image of breaking badness
Breaking Badness
Breaking Badness

5. Son of a Phish

Developing News: Citrix Says its Network was Breached by International Criminals

Here are a few highlights from each article we discussed:

Major SPOILER Alert

  • Speculative execution flaw (same thing with Spectre last year).
  • Can be exploited by malicious JavaScript within a browser tab, or malware, or rogue logged in users.
  • Neither ARM nor AMD were affected by this particular vulnerability.
  • Mitigation may require hardware change and may impact performance.
  • SPOILER describes a technique for discerning the relationship between virtual and physical memory by measuring the timing of speculative load and store operations, and looking for discrepancies that reveal memory layout.
  • Novel microarchitectural leakage which reveals critical information about physical page mappings to user space processes.
  • SPOILER can also can be exploited from within VMs and sandboxed environments. No elevated privileges needed to exploit this vulnerability.
  • SPOILER makes existing attacks like Rowhammer easier and quicker – used to take weeks, now can take just seconds.
  • According to Intel, “[they] expect that software can be protected against such issues by employing side channel safe development practices. This includes avoiding control flows that are dependent on the data of interest. We likewise expect that DRAM modules mitigated against Rowhammer style attacks remain protected”.

0Day Exploit

  • WPI fight song (X to the E) for reference.
  • Chrome 72.0.3626.121 released on March 1, fixes an undisclosed 0-day.
  • Justin Shuh (chrome researcher) tweeted out that you should update chrome “right this minute”.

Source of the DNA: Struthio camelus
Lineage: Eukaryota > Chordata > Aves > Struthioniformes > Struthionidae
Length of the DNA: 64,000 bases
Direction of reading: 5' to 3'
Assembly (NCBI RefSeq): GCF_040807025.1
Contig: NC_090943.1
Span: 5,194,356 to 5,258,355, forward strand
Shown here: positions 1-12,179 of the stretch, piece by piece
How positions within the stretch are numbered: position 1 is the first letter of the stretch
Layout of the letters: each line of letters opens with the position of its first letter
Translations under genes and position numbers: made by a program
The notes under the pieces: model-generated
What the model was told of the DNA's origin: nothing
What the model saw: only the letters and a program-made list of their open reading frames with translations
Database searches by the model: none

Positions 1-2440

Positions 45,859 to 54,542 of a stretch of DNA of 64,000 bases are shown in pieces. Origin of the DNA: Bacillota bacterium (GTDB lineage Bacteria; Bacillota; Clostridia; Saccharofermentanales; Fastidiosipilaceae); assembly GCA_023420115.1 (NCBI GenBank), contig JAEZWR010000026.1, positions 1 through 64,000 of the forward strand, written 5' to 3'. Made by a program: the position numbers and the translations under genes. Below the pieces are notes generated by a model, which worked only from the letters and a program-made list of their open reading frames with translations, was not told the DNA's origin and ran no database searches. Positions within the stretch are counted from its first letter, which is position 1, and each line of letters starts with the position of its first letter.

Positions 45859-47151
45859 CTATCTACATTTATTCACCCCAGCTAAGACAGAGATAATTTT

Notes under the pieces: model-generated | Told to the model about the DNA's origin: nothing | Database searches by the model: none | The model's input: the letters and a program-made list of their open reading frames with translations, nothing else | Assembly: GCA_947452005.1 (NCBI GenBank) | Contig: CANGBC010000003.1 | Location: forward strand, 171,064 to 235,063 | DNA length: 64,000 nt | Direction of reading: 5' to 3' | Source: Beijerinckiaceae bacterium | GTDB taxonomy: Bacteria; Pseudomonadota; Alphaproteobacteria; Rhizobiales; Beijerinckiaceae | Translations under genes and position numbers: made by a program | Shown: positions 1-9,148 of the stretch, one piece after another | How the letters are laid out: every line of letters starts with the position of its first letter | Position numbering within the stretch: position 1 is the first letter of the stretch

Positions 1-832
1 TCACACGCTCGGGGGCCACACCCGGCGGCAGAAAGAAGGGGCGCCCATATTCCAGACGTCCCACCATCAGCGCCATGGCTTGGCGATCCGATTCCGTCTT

• CVE-2019-5786 – at this time we are aware of exploits in the wild.
  • No details thus far on what the vulnerability is or how its being exploited, but should be released in 14 weeks.
  • But it’s a bug in FileReader that may allow for RCE (Remote Code Execution).

Courtesy of XKCD: Alt Text: The dump also contains a list of millions of prime factors, a 0-day Tamagotchi exploit, and a technique for getting gcc and bash to execute arbitrary code.

Floundering, Flailing, Phishing Attack

  • A recent phishing fail occurred when a phisher accidentally attached a legitimate copy of PowerShell instead of the malicious payload to a phishing email.
  • The email was pretending to be regarding an invoice (common in phishing emails).
  • A researcher believes the threat actor may have been trying to attach a LNK file and just grabbed the wrong one.
  • Op and OpSec fails are common in phishing – we had one recently where a phishing email delivered to Ryan and Emily which had all the recipients in the To line instead of the BCC line or separate emails. They could see the entire list of people receiving the phishing email and could see they were all security company email addresses, letting us narrow down who might have been the source of where they got Ryan’s email address.

This Week’s Hoodie Scale

A Major SPOILER Alert

[Tim]: 6/10 Hoodies
[Emily]: 5/10 Hoodies

0Day Exploit (aka CVE-2019-5786)

[Tim]: 3/10 Hoodies
[Emily]: 5/10 Hoodies

A Floundering, Flailing, Phishing Attack

[Tim]: -10 milihoodies/10 Hoodies
[Emily]: -4/10 Hoodies

That’s about all we have for this week, you can find us on Twitter @domaintools, all of the articles mentioned in our podcast will always be included in our blog. Catch us next Wednesday at 9 AM Pacific time when we publish our next podcast and blog.

*A special thanks to John Roderick for our incredible podcast music!